A Tale of Two Condos
Liberty Heights survived the recession. Just a block away, West Towne ended in bankruptcy.
by Josie Schneider
In 2005, a single-wide trailer appeared in a nondescript gravel lot at the northwest corner of Liberty and Maple. The trailer served as the sales office for the West Towne condominiums.
Inside was an impressive scale model of the complex--eighty-eight units in nine buildings--that developer Mike Concannon planned to build on the corner. Potenial buyers were greeted by his wife, Barbara, who passionately described the units' dramatic architectural details, with high ceilings and huge windows, like you'd find in New York City.
Fast forward to October 2008. The bursting real estate bubble and financial crisis sent home buyers running for cover. The closing of Pfizer dumped 1,500 homes on the market as staffers left the city. With prices plunging, builders with unsold homes couldn't even recoup their costs.
"I've been in this business for thirty years, and I've never started a project I haven't finished--until now, when five of them are stalled," Concannon told the Community Observer in 2010. All those properties eventually went into foreclosure. In 2012, Concannon filed for personal bankruptcy, and forty-seven creditors--from Kitchen Suppliers of Detroit to Waldorf Floors in Farmington Hills--got in line hoping to collect debts totaling $5 million.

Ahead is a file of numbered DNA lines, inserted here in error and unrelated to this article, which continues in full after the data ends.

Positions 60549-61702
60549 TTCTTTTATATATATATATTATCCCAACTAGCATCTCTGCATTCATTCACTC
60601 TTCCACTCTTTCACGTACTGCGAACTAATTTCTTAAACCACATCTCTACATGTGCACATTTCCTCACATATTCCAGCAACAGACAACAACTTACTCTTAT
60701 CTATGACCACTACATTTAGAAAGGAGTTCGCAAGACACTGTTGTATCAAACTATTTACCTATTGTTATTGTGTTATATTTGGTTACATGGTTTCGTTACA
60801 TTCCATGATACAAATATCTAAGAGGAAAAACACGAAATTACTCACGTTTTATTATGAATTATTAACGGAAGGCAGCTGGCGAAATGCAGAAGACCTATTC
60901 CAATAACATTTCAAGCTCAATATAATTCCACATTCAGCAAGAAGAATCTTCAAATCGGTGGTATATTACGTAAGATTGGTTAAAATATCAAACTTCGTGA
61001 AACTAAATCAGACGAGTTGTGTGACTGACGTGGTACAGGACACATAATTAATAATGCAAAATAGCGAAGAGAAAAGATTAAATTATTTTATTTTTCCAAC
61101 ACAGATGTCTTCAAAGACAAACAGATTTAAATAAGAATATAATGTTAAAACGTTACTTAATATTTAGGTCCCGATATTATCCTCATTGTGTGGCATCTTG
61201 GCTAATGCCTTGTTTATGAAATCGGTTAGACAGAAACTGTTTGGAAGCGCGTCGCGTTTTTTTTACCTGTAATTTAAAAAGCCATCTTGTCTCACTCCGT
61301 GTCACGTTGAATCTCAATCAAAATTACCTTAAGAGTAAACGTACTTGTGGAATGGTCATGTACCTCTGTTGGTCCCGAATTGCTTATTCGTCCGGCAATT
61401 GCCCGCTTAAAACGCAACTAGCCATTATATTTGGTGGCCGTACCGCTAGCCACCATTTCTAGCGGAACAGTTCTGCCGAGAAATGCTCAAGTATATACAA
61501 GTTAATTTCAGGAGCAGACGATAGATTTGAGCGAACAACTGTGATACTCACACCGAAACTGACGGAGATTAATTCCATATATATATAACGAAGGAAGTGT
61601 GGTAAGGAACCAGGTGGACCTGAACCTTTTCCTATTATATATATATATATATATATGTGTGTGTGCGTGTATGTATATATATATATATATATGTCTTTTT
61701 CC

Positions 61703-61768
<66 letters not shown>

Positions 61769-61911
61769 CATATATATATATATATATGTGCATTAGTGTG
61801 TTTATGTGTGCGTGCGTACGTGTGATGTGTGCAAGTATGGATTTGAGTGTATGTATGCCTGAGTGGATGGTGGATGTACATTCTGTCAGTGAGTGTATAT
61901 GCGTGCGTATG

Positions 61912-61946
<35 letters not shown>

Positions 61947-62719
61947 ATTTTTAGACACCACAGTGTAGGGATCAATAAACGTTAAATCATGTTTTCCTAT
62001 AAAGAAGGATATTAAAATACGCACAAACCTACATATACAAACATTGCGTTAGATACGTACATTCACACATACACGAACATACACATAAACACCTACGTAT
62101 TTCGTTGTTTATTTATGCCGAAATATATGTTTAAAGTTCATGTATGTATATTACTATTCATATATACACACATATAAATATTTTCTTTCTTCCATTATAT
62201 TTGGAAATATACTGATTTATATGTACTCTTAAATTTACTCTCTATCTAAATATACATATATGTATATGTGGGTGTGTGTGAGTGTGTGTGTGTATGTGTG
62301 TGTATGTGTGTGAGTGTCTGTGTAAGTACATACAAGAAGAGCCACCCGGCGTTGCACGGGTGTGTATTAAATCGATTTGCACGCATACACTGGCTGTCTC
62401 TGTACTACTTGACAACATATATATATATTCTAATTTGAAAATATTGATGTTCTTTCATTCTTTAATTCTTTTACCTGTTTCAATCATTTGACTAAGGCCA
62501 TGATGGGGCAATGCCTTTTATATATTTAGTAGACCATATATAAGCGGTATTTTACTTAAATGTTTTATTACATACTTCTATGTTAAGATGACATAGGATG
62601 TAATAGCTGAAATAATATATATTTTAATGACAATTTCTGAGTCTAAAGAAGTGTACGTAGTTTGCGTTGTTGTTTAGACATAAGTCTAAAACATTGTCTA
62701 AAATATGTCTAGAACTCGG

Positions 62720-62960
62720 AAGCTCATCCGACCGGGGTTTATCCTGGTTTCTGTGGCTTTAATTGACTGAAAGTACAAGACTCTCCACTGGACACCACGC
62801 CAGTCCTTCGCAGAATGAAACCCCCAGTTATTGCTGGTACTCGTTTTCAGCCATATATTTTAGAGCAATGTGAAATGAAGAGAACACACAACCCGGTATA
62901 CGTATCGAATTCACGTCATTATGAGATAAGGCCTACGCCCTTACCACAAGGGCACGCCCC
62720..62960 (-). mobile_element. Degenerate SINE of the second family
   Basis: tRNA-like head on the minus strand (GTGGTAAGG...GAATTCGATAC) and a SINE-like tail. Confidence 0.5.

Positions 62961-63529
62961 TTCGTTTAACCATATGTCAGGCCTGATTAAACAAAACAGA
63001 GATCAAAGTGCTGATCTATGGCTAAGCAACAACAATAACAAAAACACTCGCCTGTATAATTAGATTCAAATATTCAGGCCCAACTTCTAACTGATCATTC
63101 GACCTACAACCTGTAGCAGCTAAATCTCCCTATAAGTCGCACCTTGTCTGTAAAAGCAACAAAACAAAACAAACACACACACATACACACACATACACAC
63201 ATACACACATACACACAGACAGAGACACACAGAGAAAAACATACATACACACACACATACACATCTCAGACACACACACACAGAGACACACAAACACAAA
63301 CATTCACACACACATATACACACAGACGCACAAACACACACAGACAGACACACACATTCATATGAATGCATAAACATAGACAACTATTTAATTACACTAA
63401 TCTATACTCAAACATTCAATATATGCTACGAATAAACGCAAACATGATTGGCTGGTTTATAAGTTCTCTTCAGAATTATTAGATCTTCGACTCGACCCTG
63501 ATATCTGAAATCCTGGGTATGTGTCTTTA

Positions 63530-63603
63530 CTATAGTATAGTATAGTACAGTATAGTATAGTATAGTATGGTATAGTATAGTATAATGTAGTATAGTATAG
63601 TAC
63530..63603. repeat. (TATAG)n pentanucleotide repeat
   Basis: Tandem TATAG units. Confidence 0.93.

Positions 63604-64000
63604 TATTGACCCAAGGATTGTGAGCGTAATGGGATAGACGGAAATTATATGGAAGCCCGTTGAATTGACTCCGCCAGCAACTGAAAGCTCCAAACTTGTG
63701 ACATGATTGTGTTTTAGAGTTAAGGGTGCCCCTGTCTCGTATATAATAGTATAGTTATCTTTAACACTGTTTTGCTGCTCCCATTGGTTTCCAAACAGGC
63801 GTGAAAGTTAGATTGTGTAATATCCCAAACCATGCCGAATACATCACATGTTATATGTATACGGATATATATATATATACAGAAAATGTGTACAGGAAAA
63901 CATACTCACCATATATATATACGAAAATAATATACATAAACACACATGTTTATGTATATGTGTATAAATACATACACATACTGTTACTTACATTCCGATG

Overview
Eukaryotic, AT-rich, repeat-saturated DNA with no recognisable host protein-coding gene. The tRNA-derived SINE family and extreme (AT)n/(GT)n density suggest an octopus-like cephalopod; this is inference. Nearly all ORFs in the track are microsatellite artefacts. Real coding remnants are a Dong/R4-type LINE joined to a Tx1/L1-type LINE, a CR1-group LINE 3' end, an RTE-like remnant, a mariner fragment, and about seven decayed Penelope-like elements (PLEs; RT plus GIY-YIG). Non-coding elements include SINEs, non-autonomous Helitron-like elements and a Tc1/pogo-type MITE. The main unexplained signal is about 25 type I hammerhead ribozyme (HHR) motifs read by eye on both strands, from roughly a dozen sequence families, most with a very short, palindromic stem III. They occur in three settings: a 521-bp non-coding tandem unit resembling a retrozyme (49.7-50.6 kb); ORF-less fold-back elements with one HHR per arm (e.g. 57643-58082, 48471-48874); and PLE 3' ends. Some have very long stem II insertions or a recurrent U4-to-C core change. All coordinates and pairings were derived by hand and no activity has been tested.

Concannon's debts were discharged last year--but with the properties gone, the creditors got nothing. Norfolk Homes bought West Towne from Fifth Third Bank and turned it into a rental complex called Blue Heron Pond.
The same year Concannon started West Towne, Peters Building Company launched Liberty Heights just a block away. But unlike West Towne, Liberty Heights--and its developer--survived the economic downturn.
What made the difference?
"We were further along," says Peters owner Jim Haeussler. Because his project moved more quickly, one-third of the condominiums were sold and occupied by October 2008. It helped that Liberty Heights was more traditional in design, appealing to a larger audience than the more novel West Towne.
When sales stopped, Peters put its managers to work constructing homes. "There wasn't the need for the speed. Our employees knew how to trim a house, for instance," says Haeussler. "We did some portion of the work ourselves."
Haeussler said that sales stalled for several years but picked up again last winter. Liberty Heights is now almost sold out, with the last five units getting interior finishing touches.
[Originally published in February, 2014.]